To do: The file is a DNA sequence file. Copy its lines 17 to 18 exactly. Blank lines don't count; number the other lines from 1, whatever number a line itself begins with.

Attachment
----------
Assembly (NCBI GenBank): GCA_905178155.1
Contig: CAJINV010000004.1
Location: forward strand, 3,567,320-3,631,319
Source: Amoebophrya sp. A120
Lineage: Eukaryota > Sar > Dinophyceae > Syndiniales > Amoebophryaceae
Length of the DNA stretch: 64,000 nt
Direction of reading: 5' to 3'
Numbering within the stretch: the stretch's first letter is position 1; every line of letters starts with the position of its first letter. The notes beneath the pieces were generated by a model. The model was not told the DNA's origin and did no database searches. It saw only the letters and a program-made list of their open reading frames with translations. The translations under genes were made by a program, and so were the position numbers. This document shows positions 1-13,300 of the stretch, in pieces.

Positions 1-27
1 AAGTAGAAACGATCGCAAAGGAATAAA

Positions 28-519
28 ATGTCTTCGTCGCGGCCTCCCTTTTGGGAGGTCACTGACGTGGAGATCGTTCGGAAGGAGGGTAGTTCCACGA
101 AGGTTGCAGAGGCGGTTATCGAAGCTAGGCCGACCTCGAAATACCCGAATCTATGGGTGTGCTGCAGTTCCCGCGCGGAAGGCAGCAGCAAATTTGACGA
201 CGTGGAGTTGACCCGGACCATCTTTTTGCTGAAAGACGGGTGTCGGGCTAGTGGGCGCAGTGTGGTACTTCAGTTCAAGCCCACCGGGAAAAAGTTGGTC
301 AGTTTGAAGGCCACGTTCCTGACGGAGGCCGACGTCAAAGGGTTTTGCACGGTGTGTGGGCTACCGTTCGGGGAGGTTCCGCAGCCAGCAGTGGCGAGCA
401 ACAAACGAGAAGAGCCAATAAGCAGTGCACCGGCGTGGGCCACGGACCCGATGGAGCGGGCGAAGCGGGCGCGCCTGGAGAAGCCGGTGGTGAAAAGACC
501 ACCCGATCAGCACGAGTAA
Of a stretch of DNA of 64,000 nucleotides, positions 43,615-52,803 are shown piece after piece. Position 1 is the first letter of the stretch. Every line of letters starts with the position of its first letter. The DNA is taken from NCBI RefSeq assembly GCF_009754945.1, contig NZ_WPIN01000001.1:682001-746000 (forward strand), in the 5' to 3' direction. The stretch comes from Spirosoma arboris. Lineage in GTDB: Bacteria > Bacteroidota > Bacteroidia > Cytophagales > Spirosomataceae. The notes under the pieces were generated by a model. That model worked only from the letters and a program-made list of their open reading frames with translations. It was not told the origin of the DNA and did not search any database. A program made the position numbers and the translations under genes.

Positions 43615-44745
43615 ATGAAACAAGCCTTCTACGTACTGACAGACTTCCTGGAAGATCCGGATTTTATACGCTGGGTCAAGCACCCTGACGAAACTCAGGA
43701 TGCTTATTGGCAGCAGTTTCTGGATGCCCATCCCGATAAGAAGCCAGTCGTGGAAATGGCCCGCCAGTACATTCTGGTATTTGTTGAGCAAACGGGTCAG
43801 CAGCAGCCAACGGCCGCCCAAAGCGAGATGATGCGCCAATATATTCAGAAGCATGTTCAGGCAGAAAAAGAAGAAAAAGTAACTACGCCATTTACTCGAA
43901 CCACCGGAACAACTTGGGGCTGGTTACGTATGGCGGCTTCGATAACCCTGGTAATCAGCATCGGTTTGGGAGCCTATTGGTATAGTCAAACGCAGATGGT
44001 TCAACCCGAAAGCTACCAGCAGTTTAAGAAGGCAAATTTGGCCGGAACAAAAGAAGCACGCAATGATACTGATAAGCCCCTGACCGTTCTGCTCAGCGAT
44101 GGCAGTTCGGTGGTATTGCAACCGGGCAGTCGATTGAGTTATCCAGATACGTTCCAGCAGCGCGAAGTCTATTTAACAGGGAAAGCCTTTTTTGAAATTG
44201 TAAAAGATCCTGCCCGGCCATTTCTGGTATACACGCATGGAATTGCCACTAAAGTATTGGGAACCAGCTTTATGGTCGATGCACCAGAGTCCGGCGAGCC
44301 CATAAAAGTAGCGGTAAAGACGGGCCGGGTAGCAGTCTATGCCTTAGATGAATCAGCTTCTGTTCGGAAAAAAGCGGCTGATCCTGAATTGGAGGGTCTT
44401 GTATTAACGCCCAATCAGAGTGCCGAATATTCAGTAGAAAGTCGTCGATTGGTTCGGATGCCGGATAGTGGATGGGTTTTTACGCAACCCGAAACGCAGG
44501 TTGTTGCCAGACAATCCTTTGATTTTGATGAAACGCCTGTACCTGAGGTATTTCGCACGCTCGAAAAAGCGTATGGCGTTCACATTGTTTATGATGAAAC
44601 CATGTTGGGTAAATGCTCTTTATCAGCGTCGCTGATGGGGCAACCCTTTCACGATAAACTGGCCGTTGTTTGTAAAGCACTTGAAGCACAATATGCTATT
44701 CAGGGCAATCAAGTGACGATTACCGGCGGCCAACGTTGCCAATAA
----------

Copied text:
501 ACCCGATCAGCACGAGTAA
Of a stretch of DNA of 64,000 nucleotides, positions 43,615-52,803 are shown piece after piece. Position 1 is the first letter of the stretch. Every line of letters starts with the position of its first letter. The DNA is taken from NCBI RefSeq assembly GCF_009754945.1, contig NZ_WPIN01000001.1:682001-746000 (forward strand), in the 5' to 3' direction. The stretch comes from Spirosoma arboris. Lineage in GTDB: Bacteria > Bacteroidota > Bacteroidia > Cytophagales > Spirosomataceae. The notes under the pieces were generated by a model. That model worked only from the letters and a program-made list of their open reading frames with translations. It was not told the origin of the DNA and did not search any database. A program made the position numbers and the translations under genes.